Proof That Central Banks are Directly Intervening in the Markets

In 2009, Fed Chair Ben Bernanke swore under oath that the Fed would never monetize the debt.

But over the next seven years, the Fed spent $3.5 trillion doing precisely that.

As I write this, the Fed continues with this spending spree… and will buy up 40% of all new U.S. debt issuance in 2020.

Clearly, the Fed is a master of misdirection. Like a magician that’s shifting the audience’s gaze from what he’s doing with his other hand.

But there’s something else that the Fed is doing that no one else sees. And it could lead to massive short-term profits for those that do…

You see, the Federal Reserve is manipulating the stock market.

Yes, you read that right.

And I’m not talking about manipulating the markets indirectly by cutting interest rates to make money cheaper… nor am I talking about providing extra liquidity to Wall Street via quantitative easing (QE) programs.

I’m talking about the Fed literally buying stocks outright – hundreds of BILLIONS of dollars’ worth of interventions being made every year.

And they’re not the only ones, either.

Consider that the Swiss National Bank literally prints money and buys stocks in the U.S. stock markets. (You can see a recent SEC filing from November 2019 in which it lists the companies it owns here.)

The Bank of Japan also prints money and buys stocks outright. As of March 2019, it owned 80% of Japan’s ETFs. Yes, 80%. And it is a top-10 shareholder in over 50% of the companies that trade on the Japanese stock market.

These are not small positions, either. Between the Swiss National Bank and the Bank of Japan alone, we’re talking about over $300 BILLION in stock positions.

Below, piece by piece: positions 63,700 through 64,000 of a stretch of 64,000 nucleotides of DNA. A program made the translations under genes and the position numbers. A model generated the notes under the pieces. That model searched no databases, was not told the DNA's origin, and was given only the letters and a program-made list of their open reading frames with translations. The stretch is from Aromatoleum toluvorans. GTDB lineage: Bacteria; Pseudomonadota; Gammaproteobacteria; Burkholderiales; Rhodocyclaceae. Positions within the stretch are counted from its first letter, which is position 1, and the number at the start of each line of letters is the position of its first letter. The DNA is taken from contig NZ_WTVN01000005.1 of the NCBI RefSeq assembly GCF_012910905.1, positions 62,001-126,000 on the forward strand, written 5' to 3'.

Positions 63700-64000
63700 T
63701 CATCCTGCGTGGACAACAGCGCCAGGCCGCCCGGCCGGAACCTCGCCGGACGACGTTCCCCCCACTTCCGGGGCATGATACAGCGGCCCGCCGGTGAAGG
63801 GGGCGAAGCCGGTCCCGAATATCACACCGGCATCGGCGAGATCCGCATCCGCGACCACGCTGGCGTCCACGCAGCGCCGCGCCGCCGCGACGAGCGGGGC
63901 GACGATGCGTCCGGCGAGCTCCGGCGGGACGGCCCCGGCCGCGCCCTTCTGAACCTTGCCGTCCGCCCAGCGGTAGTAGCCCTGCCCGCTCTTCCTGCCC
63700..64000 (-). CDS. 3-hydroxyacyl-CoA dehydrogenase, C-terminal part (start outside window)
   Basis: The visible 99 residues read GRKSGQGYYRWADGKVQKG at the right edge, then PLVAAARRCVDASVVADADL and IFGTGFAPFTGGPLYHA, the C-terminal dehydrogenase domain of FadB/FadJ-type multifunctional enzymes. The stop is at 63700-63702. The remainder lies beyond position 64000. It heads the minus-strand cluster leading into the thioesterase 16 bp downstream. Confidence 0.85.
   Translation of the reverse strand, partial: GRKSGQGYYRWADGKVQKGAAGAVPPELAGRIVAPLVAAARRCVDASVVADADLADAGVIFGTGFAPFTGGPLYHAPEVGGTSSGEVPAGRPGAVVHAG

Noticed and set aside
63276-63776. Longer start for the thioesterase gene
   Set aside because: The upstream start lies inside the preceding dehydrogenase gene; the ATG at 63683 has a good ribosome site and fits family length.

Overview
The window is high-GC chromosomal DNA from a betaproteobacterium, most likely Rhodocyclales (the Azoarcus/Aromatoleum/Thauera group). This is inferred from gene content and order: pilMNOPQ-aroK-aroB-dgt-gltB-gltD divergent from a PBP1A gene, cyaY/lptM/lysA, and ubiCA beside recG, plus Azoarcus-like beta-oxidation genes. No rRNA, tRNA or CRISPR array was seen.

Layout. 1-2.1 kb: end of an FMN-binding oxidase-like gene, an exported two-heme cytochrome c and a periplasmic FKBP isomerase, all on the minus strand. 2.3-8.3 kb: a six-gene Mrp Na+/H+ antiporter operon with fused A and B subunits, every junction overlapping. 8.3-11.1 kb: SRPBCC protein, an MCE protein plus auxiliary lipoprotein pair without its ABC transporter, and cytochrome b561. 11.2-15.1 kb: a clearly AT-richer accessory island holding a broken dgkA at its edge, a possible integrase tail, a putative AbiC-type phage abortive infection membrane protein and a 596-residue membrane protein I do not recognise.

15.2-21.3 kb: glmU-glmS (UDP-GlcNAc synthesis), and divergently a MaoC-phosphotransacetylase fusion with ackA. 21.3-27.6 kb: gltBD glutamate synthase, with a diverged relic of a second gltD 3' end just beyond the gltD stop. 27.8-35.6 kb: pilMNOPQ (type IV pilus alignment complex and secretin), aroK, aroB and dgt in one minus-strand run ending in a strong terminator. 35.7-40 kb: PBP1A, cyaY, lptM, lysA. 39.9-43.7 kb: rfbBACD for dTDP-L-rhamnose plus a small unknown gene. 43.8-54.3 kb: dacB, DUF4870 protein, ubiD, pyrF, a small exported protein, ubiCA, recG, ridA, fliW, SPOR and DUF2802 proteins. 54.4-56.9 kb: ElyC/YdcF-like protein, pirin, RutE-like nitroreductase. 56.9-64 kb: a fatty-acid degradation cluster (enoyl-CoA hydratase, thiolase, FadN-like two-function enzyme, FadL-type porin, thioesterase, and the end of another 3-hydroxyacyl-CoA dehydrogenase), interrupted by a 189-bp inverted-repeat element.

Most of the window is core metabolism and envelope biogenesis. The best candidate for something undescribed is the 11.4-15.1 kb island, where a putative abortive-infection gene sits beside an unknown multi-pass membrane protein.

Of course, we’re here to discuss what exactly the U.S. central bank is doing…

What Happens at the Fed behind Closed Doors

Technically, the Fed is not supposed to buy stocks or stock futures. And they certainly do not include those assets on their balance sheet listings, which are published every week.

However, we know from Fed meeting minutes that the Fed does indeed own positions in the markets that it does not publish.

Case in point: Back in October 2012, then-Fed Governor Jerome Powell (now-Fed Chair), explained what happens when the Fed decides to sell its investment positions during a discussion:

“So when it is time for us to sell, or even to stop buying, the response could be quite strong; there is every reason to expect a strong response. So there are a couple of ways to look at it. It is about $1.2 trillion in sales; you take 60 months, you get about $20 billion a month. That is a very doable thing, it sounds like, in a market where the norm by the middle of next year is $80 billion a month. Another way to look at it, though, is that it’s not so much the sale, the duration; it’s also unloading our short volatility position.” [Emphasis my own.]

Source: Federal Reserve

Here, Powell is stating that the Fed has a “short volatility” position ― meaning the Fed is either shorting the Volatility Index (VIX) via futures, or options.

However, I believe the Fed is doing more than this. I believe the Fed is OPENLY intervening in the stock market on a regular basis.

Whether it’s a direct intervention or done via a proxy, I don’t know. But I have personally watched the market react in ways that indicate a clear intervention by the Fed.

I have a way to prove this, too, which I’ll get to tomorrow.

As you’ll soon see, there’s a way to cash in on these interventions for incredible profits.

More on this tomorrow…

Best Regards,

Graham Summers
Editor, Money & Crisis

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Graham Summers

Editor Graham Summers has spent the last 15 years building a reputation as one of the most sought after and highly respected investment strategists on the planet. His work has been read and quoted by former Presidential advisors, award-winning institutional analysts, U.S. Senators, and more. He’s one of the few analysts on the planet to...

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